smiley & obama*To all of you who responded to my open letter to Mr. Tavis Smiley (Electronic Urban Report, 8.11.2013) in kind, or not so much, I whole-heartily appreciate your remarks, and the time taken to express them.  You elected to address an issue that none of us take lightly, being true to one’s self and others, with respect.

Although the post you read was sent to Mr. Smiley, there has been no response from him or any of his representatives as of this writing. However, I would hope that somewhere along their detoured way, Mr. Smiley and his like-minded colleague, Cornel West, will reconsider the consequences of their divisive decisions and use their collective energies to “do the right thing” and no longer cast aspersions on the aspiring and the well-intentioned. The sooner they conjoin themselves with those from whence they came, with integrity as a precondition, the better it will be for our communities and our country.

With the world, seemingly in more turmoil than modern history books have ever recorded, a devoted coalition of democratic values engaging and adhering to all of the people is needed more than ever before.  The enormity of assignments to our President is in no way intended to rebuke the rights of those who feel matters should be dealt with differently than what they are being offered.  But it does suggest an ability to compromise in deals … to negotiate  … to learn from others …  to exchange information … to be tolerant … to be compassionate with other people.  It’s up to us, all of us, to forfeit something we want, but can do without, to achieve what we need.

Some have suggested that we, the people, should give our President a pass because he is Black, others suggest that we give him no pass at all for the same reason; he is Black.  I say we give him a chance because he is, after all, the President of these United States, but not the states of our respective minds.

There is a reservoir of unparalleled accomplishments made on the first African American President’s watch. It would behoove us to remember that neither the completion of Rome, in all its glory, nor the magnitude of the British Empire nor the solidification of the principles of America could be achieved with the rapidity and assuredness we would certainly prefer. Hard fought victories take time and patience to win.  No one person can please all the people, all the time.  Just ask the matriarch or patriarch of any family or the boss or foreman of any business or CEO or Chairman of any company.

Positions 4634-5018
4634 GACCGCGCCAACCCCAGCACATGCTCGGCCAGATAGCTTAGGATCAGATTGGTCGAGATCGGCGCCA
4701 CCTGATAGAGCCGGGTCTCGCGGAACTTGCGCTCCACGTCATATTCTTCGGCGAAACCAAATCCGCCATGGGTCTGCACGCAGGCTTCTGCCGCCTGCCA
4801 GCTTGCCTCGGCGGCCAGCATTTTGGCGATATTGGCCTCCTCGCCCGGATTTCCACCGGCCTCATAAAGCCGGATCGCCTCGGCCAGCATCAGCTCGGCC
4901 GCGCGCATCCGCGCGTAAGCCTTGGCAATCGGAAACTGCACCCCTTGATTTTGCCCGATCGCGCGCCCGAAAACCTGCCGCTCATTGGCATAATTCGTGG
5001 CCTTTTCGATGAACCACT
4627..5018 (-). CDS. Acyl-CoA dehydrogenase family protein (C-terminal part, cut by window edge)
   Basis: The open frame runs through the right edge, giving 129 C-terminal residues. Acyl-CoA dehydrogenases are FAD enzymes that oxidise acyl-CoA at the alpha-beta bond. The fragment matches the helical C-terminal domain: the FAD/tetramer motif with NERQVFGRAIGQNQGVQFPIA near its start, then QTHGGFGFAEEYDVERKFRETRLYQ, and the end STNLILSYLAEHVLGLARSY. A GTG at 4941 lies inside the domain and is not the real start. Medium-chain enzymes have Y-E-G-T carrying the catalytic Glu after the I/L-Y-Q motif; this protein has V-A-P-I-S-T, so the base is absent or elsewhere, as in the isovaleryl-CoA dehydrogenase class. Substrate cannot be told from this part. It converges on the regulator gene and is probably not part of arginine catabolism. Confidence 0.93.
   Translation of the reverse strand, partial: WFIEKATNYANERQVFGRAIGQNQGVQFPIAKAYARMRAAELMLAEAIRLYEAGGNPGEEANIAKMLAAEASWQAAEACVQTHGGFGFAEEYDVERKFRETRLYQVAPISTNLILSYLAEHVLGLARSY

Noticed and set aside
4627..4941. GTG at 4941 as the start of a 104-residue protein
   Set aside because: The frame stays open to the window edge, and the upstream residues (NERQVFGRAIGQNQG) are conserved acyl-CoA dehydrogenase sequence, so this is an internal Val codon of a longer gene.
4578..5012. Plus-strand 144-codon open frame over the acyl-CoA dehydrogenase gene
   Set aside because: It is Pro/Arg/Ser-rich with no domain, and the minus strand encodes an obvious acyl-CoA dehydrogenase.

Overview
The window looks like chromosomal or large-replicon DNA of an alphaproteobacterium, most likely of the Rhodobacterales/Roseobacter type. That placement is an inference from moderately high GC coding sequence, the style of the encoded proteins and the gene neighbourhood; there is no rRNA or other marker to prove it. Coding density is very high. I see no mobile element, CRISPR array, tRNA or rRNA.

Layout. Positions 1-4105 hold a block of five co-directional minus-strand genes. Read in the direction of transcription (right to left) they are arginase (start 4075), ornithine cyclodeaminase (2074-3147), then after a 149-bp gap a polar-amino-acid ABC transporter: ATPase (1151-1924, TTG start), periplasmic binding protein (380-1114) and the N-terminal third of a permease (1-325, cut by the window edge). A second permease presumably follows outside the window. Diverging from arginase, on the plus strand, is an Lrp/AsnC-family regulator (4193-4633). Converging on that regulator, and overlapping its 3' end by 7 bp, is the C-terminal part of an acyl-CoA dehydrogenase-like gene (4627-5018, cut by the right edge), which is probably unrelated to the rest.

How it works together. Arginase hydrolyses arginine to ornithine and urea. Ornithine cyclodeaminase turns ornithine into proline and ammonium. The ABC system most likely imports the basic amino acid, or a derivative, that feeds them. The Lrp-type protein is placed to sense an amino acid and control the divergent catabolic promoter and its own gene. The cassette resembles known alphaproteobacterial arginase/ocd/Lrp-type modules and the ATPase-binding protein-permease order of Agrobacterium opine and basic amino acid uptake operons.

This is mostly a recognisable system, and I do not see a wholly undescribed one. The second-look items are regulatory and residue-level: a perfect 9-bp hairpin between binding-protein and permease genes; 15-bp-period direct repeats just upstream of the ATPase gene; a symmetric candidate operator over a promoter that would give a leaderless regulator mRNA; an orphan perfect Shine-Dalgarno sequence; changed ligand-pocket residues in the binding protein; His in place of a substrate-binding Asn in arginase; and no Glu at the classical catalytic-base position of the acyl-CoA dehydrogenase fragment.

Realizing that, we, as morally responsible as our consciousnesses will allow, should not be able to fully comprehend nor condone the unjustified antics of the not-so-dynamic duo’s flaunted and eventually futile bid for a prize they hastily sought but did not deserve. I direct this suggestion not only to Messers Smiley and West, but to any one who would use their position of power to denigrate the very people and ideals they supported in the first place.

In closing, to a great extent, I think as citizens we have a right to criticize with care, but never condemn for the sake of convenience. It would be wise to listen to and heed the advice of one of our own modern day queens…the Queen of Soul, Aretha Franklin.  She was spot on when she belted out something we all ought to do more of …“THINK!”

P.S. Several respondents were rightfully and respectfully correct in reprimanding my omission of the usage of “President” while addressing our Commander-in-Chief in my initial letter.  I readily admit to my unintentional neglect and ask for your indulgence. However, I must admit that I have such a profound empathy for President Obama that I tend to lose myself in the comfort of feeling that I know him personally … like a member of my family whom I heard about and finally got to meet.

Chris Jones, a native New Yorker residing in Los Angeles, has written consistently about his observations of ethics, culture and day-to-day life in the urban community.  A political science enthusiast and staunch supporter of voter registration, his professional background includes business manager for Stevie Wonder, senior level appointments for promotion and marketing responsibilities at Island, Motown and Warner Bros record companies, respectively.  Response to his commentaries can be forwarded to [email protected]

chris jones

Chris Jones